This is a nice, feel-good saying and is very effective for protecting self-esteem. But it is not supported by evidence. Study after study has shown that facial proportions and symmetry are strong influences on how people rate attractiveness across cultures, ethnicities, and socio-economic groups.

Evolutionary biologist Randy Thornhill of the University of New Mexico even found that women have more orgasms during sex with men who had more symmetrical faces and bodies, regardless of their level of romantic attachment or the man’s level of sexual experience.

One way to understand “attractiveness”, which involves some factors that are universal and objective and other factors that are very individual and subjective, is to think of an analogy to universities.

Different people look for different things in universities: some might prefer a small, intimate environment while others prefer large universities with sprawling campuses; some specialty universities might be famous world-wide for their arts programmes but not very good for people who want to become lawyers or doctors.

Despite these individual differences, however, it would be ridiculous to simply say: “No university is objectively better than any other! It’s all just a matter of individual taste!” Anybody who claims such a thing is being supremely ideological and disingenuous.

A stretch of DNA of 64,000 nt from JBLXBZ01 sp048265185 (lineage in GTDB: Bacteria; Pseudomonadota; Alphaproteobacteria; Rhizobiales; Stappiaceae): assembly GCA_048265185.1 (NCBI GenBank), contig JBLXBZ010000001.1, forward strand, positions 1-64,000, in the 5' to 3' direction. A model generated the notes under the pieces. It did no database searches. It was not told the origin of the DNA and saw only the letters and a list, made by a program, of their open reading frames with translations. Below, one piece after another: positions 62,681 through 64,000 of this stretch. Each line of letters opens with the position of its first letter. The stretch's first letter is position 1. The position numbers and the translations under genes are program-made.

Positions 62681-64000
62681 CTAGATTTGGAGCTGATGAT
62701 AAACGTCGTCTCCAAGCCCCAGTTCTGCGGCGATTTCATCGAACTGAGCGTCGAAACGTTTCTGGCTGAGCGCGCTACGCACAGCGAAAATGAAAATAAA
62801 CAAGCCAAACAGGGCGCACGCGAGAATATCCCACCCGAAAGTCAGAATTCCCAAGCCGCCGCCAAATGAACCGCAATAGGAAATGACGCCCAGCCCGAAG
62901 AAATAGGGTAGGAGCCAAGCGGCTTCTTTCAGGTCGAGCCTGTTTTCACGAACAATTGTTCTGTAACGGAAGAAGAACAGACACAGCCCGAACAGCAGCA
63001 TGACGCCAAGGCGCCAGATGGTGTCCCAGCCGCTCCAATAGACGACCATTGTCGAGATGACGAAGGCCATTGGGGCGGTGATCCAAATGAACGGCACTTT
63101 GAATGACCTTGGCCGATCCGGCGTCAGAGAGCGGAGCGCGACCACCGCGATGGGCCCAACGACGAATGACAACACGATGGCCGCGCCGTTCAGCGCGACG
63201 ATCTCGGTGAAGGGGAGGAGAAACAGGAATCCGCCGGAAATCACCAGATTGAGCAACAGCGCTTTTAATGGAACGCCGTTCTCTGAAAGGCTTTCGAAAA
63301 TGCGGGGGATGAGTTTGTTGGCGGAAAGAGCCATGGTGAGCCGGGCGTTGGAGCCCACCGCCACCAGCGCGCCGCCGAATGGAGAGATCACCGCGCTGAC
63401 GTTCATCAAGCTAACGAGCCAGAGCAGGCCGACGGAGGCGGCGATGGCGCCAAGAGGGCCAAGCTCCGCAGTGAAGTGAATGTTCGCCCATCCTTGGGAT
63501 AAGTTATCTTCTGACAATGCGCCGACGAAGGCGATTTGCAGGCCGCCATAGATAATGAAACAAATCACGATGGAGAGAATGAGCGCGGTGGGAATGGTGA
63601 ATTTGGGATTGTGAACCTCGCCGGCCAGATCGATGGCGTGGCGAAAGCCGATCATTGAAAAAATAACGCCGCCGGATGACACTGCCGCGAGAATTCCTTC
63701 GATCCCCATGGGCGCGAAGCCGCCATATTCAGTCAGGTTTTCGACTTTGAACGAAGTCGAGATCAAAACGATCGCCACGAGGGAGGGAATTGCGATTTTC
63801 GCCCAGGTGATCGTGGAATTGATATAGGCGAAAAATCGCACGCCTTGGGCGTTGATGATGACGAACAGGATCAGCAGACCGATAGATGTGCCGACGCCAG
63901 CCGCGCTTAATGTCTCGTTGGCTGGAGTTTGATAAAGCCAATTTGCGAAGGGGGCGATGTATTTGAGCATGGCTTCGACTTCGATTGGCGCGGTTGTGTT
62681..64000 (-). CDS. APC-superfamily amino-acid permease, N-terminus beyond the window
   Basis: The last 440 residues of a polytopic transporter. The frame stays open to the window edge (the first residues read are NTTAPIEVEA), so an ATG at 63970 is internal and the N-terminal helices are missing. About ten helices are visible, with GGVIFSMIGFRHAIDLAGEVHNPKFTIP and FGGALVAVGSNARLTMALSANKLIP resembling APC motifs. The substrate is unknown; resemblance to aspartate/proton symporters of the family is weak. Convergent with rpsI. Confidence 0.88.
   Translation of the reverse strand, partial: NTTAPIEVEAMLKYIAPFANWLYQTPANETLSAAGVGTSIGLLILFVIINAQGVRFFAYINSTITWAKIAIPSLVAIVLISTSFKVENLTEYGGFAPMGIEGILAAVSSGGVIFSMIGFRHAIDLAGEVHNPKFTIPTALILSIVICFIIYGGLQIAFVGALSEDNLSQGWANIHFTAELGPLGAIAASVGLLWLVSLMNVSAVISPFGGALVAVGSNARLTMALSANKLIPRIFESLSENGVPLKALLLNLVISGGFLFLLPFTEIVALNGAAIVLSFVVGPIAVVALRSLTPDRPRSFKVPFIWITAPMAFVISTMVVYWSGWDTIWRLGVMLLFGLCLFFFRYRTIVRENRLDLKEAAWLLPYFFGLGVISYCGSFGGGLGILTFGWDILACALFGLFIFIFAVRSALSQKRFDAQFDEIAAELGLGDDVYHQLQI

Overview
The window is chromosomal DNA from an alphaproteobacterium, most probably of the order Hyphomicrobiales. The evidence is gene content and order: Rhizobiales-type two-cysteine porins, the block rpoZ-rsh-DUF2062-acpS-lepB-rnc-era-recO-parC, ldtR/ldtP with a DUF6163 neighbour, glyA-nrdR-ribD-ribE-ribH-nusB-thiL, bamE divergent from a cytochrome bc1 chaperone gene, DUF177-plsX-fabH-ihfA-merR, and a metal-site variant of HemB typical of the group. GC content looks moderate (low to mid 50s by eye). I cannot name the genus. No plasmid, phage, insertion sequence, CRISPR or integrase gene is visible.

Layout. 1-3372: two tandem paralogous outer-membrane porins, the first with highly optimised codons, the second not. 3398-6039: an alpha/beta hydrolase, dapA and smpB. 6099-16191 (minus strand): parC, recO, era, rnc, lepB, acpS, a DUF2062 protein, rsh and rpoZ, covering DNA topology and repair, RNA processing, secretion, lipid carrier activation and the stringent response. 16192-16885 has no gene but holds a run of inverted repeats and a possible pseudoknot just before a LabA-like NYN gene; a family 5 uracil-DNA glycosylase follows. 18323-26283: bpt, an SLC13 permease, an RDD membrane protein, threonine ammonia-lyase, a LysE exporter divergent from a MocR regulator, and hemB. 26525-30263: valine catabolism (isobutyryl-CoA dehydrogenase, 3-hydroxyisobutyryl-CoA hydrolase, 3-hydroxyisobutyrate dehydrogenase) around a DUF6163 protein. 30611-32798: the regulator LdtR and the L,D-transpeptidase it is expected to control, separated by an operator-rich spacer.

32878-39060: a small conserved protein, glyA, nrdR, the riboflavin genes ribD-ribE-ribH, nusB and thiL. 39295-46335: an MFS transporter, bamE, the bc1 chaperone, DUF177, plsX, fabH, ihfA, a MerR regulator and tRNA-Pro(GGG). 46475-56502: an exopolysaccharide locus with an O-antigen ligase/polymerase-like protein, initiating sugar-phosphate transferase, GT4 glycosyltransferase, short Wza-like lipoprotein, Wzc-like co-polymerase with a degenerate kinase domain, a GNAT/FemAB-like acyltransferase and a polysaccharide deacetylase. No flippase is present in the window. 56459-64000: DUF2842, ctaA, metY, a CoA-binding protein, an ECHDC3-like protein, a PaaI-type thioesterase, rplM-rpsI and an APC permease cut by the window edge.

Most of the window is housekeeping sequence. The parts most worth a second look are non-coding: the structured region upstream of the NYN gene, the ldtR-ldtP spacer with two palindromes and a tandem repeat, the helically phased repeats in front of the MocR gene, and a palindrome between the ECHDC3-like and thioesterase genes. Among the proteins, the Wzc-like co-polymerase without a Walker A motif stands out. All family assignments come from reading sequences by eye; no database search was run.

There really are differences between, say, the Ivy League schools and your average Community College down the street. These differences are real, and objective, and measurable.

But once you start comparing individual schools that have a similar level to one another, individual tastes might become more important. Whether one prefers Harvard, Yale or Oxford may very well be based purely on one’s own individual goals and preferences.

When comparing people of similar beauty, like the members of One Direction, personal tastes will play a larger role than normal.

The same is true of physical beauty. When comparing people of similar beauty, like the members of One Direction, personal tastes will play a larger role than normal. This is likely to be exactly why manufactured music groups like One Direction always seem to end up with very “triangulated” physical types as members: you need someone for people who like light hair, and someone for people who like dark hair; you need someone for people who like silly personalities and someone for people who like serious or brooding personalities… and so on.

But the fact is, when considering the entire world of individual variability in physical appearance, the similarities between members of One Direction far outweigh their differences. The traits that all members of One Direction have in common – their ages, their general build and fitness levels, and even the shapes of their faces – reflect those traits that are universally regarded as objectively attractive.

As a result, we don’t expect this scientific analysis to settle the question of which member of One Direction is most attractive. Just as there will always be people who prefer Reed College college over Cornell, there will always be people who think Zayn is hotter than Louis. Even if objective science begs to differ.